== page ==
Garden Leave: a thorny issue

garden leave employment law
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Q: Can we put an employee on garden leave when the written employment contract does not mention garden leave?

Ian Carey, Principal employment solicitor at Careys Law, answers…

Ian Carey
Ian Carey

Possibly. The key issue to be considered is that it depends on whether the employee concerned has a contractual right to be provided with work or not.

How do we determine whether an employee has a contractual right to work?

Fundamentally, this issue is fact sensitive and so one would have to look at the relationship as a whole and the particular role being undertaken by the employee and consider the following factors:

  • The nature of the role and the extent to which the employee needs to exercise their skills
  • The extent to which the employee will lose income by not working
  • Any behaviour suggesting that the employee is not ready and willing to do the work
  • The employee acting in breach of the duty of good faith
  • The nature of the role and the extent to which the employee needs to exercise their skills

In the past, most cases suggested that employees did not have an implied contractual right to work, but simply a right to be paid.

This position has gradually been eroded over time as case law has developed so the Courts recognise that some employees (usually those in skilled roles) need to carry out their work regularly to avoid losing their skills (known as skills atrophy).

The leading case in this area is William Hill Organisation Limited v. Tucker (1998).

This had been recognised in the past by the Courts in respect of artists and singers whose success depended on publicity but this concept was broadened with the William Hill case.

However, it should be noted that the Court of Appeal expressly rejected a general right to work and confirmed the issue needed to be considered in each case.

The extent to which the employee will lose income by not working

If the employee’s income is significantly dependent on them working e.g. by earning commission or bonus payments, then a right to work will be readily implied.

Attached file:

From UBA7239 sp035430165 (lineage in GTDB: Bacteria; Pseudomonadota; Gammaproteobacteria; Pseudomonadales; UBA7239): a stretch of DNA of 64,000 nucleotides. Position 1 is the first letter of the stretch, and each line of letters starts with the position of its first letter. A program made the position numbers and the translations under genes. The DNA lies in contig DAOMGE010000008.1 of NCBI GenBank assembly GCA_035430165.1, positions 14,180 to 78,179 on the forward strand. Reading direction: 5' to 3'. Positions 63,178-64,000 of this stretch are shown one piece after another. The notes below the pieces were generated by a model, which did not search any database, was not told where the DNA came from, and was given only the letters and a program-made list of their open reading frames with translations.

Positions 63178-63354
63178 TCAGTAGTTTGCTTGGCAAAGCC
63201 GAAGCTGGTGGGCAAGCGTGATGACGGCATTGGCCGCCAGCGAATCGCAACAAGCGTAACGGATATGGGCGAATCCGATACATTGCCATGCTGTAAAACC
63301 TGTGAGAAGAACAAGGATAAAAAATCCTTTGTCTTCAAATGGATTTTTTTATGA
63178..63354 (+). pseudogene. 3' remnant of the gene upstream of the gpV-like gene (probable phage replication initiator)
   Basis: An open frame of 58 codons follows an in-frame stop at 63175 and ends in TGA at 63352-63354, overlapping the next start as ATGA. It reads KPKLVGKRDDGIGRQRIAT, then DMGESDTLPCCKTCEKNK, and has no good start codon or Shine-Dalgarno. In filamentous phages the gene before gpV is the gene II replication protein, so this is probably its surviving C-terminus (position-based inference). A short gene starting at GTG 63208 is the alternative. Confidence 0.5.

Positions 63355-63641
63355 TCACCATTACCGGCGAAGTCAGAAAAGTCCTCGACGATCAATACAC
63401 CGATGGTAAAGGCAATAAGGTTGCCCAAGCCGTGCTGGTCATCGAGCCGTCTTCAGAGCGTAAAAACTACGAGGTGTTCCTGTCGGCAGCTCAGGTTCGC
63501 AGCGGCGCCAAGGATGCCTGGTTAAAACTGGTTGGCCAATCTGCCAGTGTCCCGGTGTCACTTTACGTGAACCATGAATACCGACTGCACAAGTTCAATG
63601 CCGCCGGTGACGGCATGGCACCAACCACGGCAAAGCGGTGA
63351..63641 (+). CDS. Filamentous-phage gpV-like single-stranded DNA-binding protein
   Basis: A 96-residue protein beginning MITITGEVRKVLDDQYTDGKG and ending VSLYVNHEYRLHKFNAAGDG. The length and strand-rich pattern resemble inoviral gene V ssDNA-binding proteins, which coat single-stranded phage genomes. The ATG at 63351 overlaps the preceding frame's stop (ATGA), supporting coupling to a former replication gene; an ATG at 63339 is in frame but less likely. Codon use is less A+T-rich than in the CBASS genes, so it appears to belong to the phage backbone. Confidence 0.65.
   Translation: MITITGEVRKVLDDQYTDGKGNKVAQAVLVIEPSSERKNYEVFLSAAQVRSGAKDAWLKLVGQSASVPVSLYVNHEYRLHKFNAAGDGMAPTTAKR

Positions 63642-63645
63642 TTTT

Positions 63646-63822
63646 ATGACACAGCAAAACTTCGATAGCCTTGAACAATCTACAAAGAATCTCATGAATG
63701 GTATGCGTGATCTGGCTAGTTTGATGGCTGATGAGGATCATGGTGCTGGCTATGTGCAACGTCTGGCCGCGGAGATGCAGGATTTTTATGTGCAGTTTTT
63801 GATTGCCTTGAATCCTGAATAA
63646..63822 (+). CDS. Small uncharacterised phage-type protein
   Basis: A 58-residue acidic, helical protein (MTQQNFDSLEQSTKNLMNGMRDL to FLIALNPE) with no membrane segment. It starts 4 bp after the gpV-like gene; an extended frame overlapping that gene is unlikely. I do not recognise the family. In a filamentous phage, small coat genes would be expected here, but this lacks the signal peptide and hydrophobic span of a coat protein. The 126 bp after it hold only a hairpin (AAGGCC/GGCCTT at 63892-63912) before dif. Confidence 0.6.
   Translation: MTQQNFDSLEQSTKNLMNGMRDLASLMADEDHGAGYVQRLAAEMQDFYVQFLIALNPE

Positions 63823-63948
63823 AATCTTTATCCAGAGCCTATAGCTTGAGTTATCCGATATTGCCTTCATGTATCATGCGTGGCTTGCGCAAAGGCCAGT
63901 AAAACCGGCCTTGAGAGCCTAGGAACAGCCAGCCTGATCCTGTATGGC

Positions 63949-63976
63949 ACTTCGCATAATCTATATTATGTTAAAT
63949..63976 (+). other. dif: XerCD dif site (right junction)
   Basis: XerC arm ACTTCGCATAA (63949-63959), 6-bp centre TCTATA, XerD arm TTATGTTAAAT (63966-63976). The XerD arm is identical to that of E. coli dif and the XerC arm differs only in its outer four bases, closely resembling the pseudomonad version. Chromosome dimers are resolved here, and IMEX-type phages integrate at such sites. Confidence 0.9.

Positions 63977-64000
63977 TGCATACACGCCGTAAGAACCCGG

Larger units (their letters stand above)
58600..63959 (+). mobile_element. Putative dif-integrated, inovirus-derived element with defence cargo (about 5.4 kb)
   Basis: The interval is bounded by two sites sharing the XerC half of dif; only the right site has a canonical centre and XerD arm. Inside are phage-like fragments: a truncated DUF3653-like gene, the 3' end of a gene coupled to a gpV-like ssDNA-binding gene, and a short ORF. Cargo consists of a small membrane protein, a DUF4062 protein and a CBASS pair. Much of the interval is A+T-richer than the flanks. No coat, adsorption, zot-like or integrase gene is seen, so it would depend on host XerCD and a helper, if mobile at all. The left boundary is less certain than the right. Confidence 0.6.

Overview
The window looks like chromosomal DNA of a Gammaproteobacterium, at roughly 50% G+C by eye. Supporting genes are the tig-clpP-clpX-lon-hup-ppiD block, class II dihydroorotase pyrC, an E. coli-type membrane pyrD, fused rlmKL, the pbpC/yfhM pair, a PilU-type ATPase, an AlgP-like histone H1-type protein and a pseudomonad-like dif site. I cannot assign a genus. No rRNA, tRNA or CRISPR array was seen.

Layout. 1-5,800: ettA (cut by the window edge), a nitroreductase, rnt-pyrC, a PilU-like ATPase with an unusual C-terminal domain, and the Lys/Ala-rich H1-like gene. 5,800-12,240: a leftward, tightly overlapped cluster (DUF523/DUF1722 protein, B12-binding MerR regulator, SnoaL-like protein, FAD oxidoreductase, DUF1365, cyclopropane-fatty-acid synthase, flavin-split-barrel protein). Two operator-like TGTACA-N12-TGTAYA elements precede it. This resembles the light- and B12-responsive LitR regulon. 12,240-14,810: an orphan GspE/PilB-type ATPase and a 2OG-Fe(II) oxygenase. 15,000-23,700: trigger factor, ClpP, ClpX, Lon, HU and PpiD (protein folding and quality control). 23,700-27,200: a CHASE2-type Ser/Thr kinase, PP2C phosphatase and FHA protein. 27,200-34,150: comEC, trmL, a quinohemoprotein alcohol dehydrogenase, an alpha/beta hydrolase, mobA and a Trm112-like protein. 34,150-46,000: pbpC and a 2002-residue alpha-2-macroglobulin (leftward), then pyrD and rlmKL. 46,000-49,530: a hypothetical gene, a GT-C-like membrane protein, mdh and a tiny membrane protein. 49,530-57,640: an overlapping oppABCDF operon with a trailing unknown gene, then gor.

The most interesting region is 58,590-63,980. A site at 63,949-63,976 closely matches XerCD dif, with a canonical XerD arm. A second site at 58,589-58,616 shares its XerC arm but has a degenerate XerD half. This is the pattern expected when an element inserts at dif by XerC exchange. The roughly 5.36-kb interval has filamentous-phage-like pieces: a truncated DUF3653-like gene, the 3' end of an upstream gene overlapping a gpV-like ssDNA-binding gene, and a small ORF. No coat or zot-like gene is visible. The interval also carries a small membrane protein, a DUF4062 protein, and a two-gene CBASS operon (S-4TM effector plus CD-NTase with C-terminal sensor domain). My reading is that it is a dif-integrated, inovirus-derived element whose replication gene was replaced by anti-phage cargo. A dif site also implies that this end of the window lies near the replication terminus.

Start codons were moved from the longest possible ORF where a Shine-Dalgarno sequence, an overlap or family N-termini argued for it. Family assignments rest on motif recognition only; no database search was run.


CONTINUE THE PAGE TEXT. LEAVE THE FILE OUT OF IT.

Any behaviour suggesting that the employee is not ready and willing to do the work

If an employee’s behaviour suggests that they are not ready and willing to do the work, then an employer may not be obliged to provide work.

For example, if it becomes apparent during an employee’s notice period that they are not willing to work in accordance with the terms of the contract (e.g. by taking and using confidential information in breach of contract, or by diverting new business opportunities and showing hostility to working as normal) then even if their role points towards a right to work, this right is not an absolute right and may be forfeited as a consequence of their actions.

The employee acting in breach of the duty of good faith

Recent cases have suggested that even if an employee has a right to work, then if the employee breaches the duty of good faith, then they will lose that right even if doing so deprives the employee of the right to earn their income.

Summary

Whether an employer can place an employee on garden leave where there is no garden leave clause in the employment contract will depend on whether that employee has an implied contractual right to work or not.

If an employee has an implied contractual right to work, then the answer is no.

If an employee doesn’t have an implied contractual right to work, then the answer is yes.

What risks do we run if an employee does have an implied contractual right to work and we put them on garden leave anyway, when there is no garden leave clause?

The risks are that the employee claims that placing them on garden leave is a repudiatory breach of contract because of an implied right to work. If correct, then this may result in the employee leaving immediately without serving their notice on the basis of a constructive dismissal which in turn, would render any post-termination restrictions void.

This would leave your business vulnerable to unfair competition especially if the restrictive covenants would have ordinarily been enforceable against the employee but for the repudiatory breach.

Nevertheless, an employer should sensibly weigh these risks against the risks of the damage that may occur if the employee continues to work during their notice period.

Final comment

The best way to avoid much of the uncertainty in this area is of course to include a well-drafted express garden leave clause in the employee’s contract of employment. However, employers should be advised that this does not necessarily mean that they will automatically be able to enforce a long garden leave clause. It is only likely to be enforced by the Courts to the extent necessary to protect the employer’s legitimate business interests.

By Ian Carey – Principal Solicitor at Careys Law

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